Letters in Sanskrit are believed to be loaded with mystic power that are yielded when pronounced correctly.
The sanskrit alphabet is well categorized and hence easy to learn. First, the alphabet is categorized into vowels and consonants as follows:
Vowels are pronounced by a smooth flow of air thro' the mouth. Sanskrit language has 13 vowels as shown below
|अ a||आ ā||इ i||ई ī||उ u||ऊ ū||ऋ ṛ|
|ए e||ऐ ai||ओ o||औ au||अं aṁ||अः aḥ|
|ॠ ṝ||ऌ ḷ|
Vowels can be classified further as simple and diphthong vowels. A simple vowels is also called a monophthong. The vowel has the same sound at the beginning and end. Simple vowels can be long or short. The difference is in the length of duration of pronunciation. Long vowels are pronounced twice as long as the short vowels.
|Gutterals||अ a||आ ā|
|Palatals||इ i||ई ī|
|Labials||उ u||ऊ ū|
|Cerebrals||ऋ ṛ||ॠ ṝ|
A diphthong is formed by the combination of two vowels in a single syllable, in which the sound begins as one vowel and glides smoothly towards the second. In Sanskrit all diphthongs are long vowels.
|Gutterals + Palatals||अ + इ (a + i) = ए e||आ + इ (ā + i) = ऐ ai|
|Gutterals + Labials||अ + उ (a + u) = ओ o||आ + उ (ā + u) = औ au|
Lastly there are the Anusvāra and the Visarga. Anusvāra is a nasal sound whose pronunciation varies based upon where it appears in the word. Visarga literally means sending forth. It is pronounced as if the air is expelled from the lungs. However, it's pronunciation varies based upon the preceding vowel.
Consonants are pronounced by stopping the air flow at the appropriate place. They can be pronounced only with the help of the vowels. So, traditionally when the alphabet is chanted, the consonants are combined with the vowel अ.
Consonants are grouped into mutes, semi-vowels and sibilants.
These consonants are pronounced by the complete closure of the various mouth organs. In fact, they are further categorized into several groups based on the mouth organ used for pronunciation.
|Surd - unaspirate (अघोष - अल्पप्राण)||Surd - aspirate (अघोष - महाप्राण )||Sonant - unaspirate (घोषवत् - अल्पप्राण)||Sonant - aspirate (घोषवत् - महाप्राण )||Nasal - unaspirate (अनुनासिका - अल्पप्राण)|
|Gutterals - कण्ठ्य||क ka||ख kha||ग ga||घ gha||ङ ṅa|
|Palatals - तालव्य||च ca||छ cha||ज ja||झ jha||ञ ña|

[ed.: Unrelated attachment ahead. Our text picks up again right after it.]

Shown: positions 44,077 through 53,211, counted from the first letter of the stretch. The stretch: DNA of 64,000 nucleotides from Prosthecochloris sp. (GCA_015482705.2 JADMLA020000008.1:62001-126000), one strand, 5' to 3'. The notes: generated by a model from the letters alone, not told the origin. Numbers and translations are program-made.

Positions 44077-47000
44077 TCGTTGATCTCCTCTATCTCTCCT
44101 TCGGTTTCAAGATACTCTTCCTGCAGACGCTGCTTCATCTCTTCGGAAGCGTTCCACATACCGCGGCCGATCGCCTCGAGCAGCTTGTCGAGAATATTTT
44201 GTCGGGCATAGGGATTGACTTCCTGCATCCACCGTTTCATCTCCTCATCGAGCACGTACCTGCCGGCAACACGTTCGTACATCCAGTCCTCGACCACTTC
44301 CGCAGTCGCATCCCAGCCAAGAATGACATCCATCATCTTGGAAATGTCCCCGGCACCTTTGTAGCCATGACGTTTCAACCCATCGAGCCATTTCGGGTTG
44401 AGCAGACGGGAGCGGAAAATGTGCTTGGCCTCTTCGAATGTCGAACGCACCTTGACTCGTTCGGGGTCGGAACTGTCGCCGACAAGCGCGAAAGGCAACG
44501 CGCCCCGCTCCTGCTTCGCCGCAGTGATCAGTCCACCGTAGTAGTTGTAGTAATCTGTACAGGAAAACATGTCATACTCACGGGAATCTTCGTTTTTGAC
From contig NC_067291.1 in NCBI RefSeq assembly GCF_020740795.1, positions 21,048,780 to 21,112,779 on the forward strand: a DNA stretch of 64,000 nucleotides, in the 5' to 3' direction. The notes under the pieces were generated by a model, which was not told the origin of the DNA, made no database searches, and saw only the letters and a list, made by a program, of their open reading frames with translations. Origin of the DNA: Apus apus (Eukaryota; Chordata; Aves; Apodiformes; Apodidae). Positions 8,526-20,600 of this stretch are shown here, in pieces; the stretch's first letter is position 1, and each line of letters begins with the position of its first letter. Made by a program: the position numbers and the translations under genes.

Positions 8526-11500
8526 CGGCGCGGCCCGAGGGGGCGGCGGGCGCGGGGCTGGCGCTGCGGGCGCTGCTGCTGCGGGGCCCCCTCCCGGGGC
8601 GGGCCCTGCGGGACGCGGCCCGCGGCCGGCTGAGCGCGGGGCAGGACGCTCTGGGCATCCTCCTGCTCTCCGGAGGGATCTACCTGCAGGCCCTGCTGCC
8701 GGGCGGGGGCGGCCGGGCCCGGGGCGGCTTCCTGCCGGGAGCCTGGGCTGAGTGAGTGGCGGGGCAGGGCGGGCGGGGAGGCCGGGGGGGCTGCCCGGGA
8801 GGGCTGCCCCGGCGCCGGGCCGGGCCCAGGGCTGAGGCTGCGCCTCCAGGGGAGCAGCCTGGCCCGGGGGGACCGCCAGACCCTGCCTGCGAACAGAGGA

|Cerebrals - मूर्धन्य||ट ṭa||ठ ṭha||ड ḍa||ढ ḍha||ण ṇa|
|Dentals - दन्त्य||त ta||थ tha||द da||ध dha||न na|
|Labials - ओष्ठ्य||प pa||फ pha||ब ba||भ bha||म ma|
Like the vowels, these letters are pronounced by the smooth flow of air. However, like the consonants the sounds are made by stopping the air flow at the beginning of pronunciation. Hence, they are called "semi-vowels".
The semi-vowels have a special significance in Sanskrit. The Bija (seed) mantras are formed by these letters. Several Yoga breathing exercises use these letters as well.
There are five semi-vowels as shown below -
Sibilants make the hissing "s" sound. The sound is made by focussing the air intensely through a narrow channel. There are three sibilants in Sanskrit. The Aspirate is the sound made from the throat
In Sanskrit, when vowels combine with consonants, the vowels are represented by special symbols. Vowels are generally represented by the same symbol irrespective of the consonant they combine with.
A combination of a consonant and a vowel yields a single syllable. Every syllable has one or two mātras (मात्र). Mātra is a unit of length in pronunciation. In other words, the length of a syllable is measured by a mātra. Short vowels and consonant combinations with short vowels have one mātra. Long vowels and consonant combinations with long vowels have two mātras.
Below is a list of all mātras with the consonant k (क्)
In Sanskrit there are special rules when blending two consonants. The rules are as follows: